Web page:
We come now to Google, who also had a hardware launch event this past fall and where its strategy was on display. Google’s approach has arguably been something of a mix of Microsoft’s and Amazon’s. Attacking the low end with devices like the Chromecast but also moving increasingly upmarket in the smartphone and tablet categories. There was no new Chromebook at this event but the only one Google has sold under its own brand so far is the Pixel, which retails at $1000, well above any other Chromebook. In smartphones, the Nexus line is an odd mix of Google branding and OEM manufacturing but even that line has been moving steadily up-market, while taking something of a cue from Amazon’s higher-end tablets, with premium hardware at discounted prices. But the product that perhaps signifies Google’s pursuit of the high end best is the Pixel C tablet, with high-spec and well-designed hardware, but at a starting price of $500, with an optional keyboard for another $150. In a world of cheap Android tablets, the Pixel C is as unrepresentative as the Surface Book is of Windows laptops.

The only Android and Windows vendors not struggling

Even though Google continues to pursue a low-end strategy with some of its own hardware, it’s increasingly clear that both OS vendors turned hardware vendors have decided to embrace the high end along with its high margins, while leaving the scale and the thin margins to their OEMs. Meanwhile, their OEMs continue to struggle to make the business work, with several exiting segments of the market entirely and several others clearly having a hard time staying afloat. Sony has abandoned PCs and continues to struggle in smartphones, HTC increasingly looks like it’s on its last legs as an Android vendor, Toshiba is considering spinning off its PC business, and Samsung’s smartphone business – once the poster child for success making Android phones – continues to slip. It sometimes seems as if the only vendors making Android phones and Windows PCs who aren’t struggling in some way are the licensors of the operating systems. And though we don’t have detailed financials for either company’s hardware business, they’ve both done it by focusing on selling premium devices at premium prices, and by tightening the integration between hardware and software.

What’s interesting is we haven’t seen any of the OEMs pursue this strategy. That likely reflects, in equal parts, a lack of capability and a lack of will, as these OEMs have neither the experience nor the desire to pursue the high end of the market. And yet it’s been clear for years that, while scale may be in the mass market, the margins are in the high end. These OEMs’ continued focus on the low end and mid-tier of the market, combined with their licensors’ focus on the high end, is likely to make life increasingly difficult as saturation and even decline begins to set in within the markets they serve.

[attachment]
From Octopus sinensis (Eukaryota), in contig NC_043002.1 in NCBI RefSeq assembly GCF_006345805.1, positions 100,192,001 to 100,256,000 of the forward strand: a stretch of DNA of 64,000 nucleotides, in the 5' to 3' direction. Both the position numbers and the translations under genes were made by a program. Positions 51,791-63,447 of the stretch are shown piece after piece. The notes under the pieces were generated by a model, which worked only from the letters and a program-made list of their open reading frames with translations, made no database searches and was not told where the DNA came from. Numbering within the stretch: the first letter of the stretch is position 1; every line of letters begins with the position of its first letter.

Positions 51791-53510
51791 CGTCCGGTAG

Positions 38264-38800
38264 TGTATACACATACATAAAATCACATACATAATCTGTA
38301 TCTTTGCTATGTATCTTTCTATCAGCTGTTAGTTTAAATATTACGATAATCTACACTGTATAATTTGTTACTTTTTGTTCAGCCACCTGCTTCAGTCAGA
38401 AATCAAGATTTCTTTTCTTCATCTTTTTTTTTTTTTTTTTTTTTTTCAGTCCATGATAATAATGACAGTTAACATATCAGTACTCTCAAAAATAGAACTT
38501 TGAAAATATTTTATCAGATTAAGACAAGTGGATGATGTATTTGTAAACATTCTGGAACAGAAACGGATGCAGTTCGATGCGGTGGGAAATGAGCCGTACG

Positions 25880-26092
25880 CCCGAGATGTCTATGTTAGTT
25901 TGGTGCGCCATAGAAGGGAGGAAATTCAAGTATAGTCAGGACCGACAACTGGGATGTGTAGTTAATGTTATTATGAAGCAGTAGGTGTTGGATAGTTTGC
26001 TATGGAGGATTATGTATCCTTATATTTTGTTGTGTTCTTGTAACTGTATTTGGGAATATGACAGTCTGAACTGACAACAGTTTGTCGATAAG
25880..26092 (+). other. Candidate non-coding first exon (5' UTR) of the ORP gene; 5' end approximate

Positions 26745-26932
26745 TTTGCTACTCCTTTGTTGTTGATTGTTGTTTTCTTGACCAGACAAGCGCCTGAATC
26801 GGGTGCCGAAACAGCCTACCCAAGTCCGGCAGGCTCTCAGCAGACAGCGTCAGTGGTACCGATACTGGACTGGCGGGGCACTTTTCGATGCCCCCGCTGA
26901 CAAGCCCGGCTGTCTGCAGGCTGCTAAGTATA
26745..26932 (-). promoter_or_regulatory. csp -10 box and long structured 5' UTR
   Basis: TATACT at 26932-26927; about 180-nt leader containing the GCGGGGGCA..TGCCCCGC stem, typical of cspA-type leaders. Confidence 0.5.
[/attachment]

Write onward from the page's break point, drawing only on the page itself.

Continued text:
Published by

Jan Dawson

Jan Dawson is Founder and Chief Analyst at Jackdaw Research, a technology research and consulting firm focused on consumer technology. During his sixteen years as a technology analyst, Jan has covered everything from DSL to LTE, and from policy and regulation to smartphones and tablets. As such, he brings a unique perspective to the consumer technology space, pulling together insights on communications and content services, device hardware and software, and online services to provide big-picture market analysis and strategic advice to his clients. Jan has worked with many of the world’s largest operators, device and infrastructure vendors, online service providers and others to shape their strategies and help them understand the market. Prior to founding Jackdaw, Jan worked at Ovum for a number of years, most recently as Chief Telecoms Analyst, responsible for Ovum’s telecoms research agenda globally.

159 thoughts on “Competition is Shifting to the High End”

  1. I think that you are missing the upper end of the OEM’s product lineup. At least a few are successful at the higher end as enterprise machines. Certainly what they push on their consumer web stores and the brick & mortar stores is the low-end.

    Some of them even offer a higher priced consumer notebook in the $1500 range, it’s just not the “starting at $849” model which has a paltry 4GB of memory with 128GB of SSD. The $1500 machine has comparable specs to an Apple machine although a this level of Apple notebook is going to reach more toward the $2100 range.

    Not all of the $600 drops down to the profit line. I think one could easily prove that Apple spends a big part of that $600 on things that the PC OEMs don’t such as spaceship office buildings and more expensive engineering & marketing teams.